The UBCSUO is a fantastic support system – it manages all campus clubs, course unions, and the resources centre. I have been involved with SwimAbility Okanagan, the Cancer Fighters Club, and the Peer Support Network. I also love to play soccer and our campus has a great intramural program that you can participate in with friends during the evening.
Bhavan’s top three tips to create balance and stay motivated
Always take time to care for your mental well-being.
“I made sure to designate time in my calendar for myself – small things such as, take a study break to watch The Mindy Project with my sister!”
Make sure whatever it is you’re doing, you enjoy it.
“As I continued into my upper-level years, I shifted to only participate in extracurricular activities that I genuinely enjoyed.”
“I once read that one hour spent planning and organizing your time saves 10 wasted hours later – it sure does hold true in my experiences!”
What process led you to getting a research position at the BC Cancer Agency?
My time at the BC Cancer Agency is the greatest learning and clinical health care experience I have had. I have been volunteering with the Canadian Cancer Society since I was in high school and I have developed a great passion for health advocacy, cancer prevention, and early detection. I continued fostering this passion by creating the Cancer Fighters Club at UBC Okanagan and working alongside numerous other foundations to organize campus and community events such as Relay for Life, the Underwear Run, and the Run for the Cure.
I heard from other students working on research projects at the BC Cancer Agency that each year, the Kelowna centre hires students for summer positions. I simply reached out to the centre to apply for a position.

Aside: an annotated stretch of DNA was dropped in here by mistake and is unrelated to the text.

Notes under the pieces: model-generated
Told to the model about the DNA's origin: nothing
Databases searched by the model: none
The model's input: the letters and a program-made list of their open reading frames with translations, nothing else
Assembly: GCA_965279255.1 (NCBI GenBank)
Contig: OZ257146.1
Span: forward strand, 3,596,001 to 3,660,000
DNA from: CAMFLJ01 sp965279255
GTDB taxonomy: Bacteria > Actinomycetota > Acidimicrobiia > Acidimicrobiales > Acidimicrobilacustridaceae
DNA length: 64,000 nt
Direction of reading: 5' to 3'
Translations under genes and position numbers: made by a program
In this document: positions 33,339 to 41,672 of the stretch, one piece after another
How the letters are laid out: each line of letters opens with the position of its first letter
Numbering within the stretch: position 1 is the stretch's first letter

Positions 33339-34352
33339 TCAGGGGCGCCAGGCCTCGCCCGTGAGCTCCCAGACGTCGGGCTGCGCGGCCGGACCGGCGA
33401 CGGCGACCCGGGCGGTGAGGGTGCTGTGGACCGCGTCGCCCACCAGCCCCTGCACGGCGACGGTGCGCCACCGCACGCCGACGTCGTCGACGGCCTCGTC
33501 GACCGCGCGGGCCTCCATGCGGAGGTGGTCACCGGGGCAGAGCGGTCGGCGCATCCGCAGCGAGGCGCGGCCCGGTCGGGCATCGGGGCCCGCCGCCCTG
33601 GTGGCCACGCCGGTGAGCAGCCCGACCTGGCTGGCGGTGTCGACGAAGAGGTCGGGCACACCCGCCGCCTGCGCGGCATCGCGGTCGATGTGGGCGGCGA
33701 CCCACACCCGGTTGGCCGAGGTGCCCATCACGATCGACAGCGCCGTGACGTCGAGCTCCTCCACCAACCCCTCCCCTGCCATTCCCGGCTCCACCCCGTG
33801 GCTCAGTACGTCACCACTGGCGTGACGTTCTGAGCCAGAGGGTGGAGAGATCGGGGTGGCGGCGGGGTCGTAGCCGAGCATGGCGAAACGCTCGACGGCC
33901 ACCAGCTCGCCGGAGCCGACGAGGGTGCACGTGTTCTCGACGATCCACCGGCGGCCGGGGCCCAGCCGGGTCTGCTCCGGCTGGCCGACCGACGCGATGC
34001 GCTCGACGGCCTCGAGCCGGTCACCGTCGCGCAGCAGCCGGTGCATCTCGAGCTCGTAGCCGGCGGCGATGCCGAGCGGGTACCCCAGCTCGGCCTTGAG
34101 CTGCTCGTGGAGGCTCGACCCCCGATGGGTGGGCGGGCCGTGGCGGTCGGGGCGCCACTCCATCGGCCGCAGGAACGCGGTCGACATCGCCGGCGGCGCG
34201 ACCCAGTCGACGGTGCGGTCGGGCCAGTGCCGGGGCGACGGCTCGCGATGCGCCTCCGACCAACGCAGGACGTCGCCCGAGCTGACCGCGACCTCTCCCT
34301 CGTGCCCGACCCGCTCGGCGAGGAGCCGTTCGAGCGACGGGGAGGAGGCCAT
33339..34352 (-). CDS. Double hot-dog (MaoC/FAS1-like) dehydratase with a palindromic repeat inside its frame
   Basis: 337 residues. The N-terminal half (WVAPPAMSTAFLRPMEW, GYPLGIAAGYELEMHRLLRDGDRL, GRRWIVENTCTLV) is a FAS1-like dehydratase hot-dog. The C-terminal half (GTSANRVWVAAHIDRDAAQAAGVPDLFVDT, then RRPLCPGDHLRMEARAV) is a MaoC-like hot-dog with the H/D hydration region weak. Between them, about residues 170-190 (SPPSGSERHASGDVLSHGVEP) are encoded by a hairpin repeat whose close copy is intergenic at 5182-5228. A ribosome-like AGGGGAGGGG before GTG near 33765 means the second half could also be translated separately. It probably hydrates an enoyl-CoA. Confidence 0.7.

My background and experiences working with the Canadian Cancer Society helped position me as a strong applicant. The project I began with required similar skills to the ones I used during my volunteer work.
When during your degree did you complete your summer research position?
I completed my first summer research position during the time between my third and fourth years. This is a common time for UBC Okanagan students to begin research projects. However, this is by no means any sort of “rule” or limitation. I continued to slowly work on my project throughout my fourth year and have now returned for a second summer and will be remaining for a year-long internship.
What’s it like managing academics and extracurricular activities? Do you find it tough?
Is it difficult? Without a doubt! Many of the jobs I had were those in which you controlled your hours or the times you worked. For instance, as a Peer Mentor, we would have a weekly meeting at a time that worked into our class schedules and we planned events for first-year students on our own time.
Create a time-management system that works for you. To balance all of my commitments, I love using an agenda. It never leaves my side! I fill in all of my volunteer commitments, exam dates, assignment or lab due dates, work times, etc., a month in advance. Then, I break it down day by day and I make weekly to-do lists where I write down everything I need and want to get done each day that week.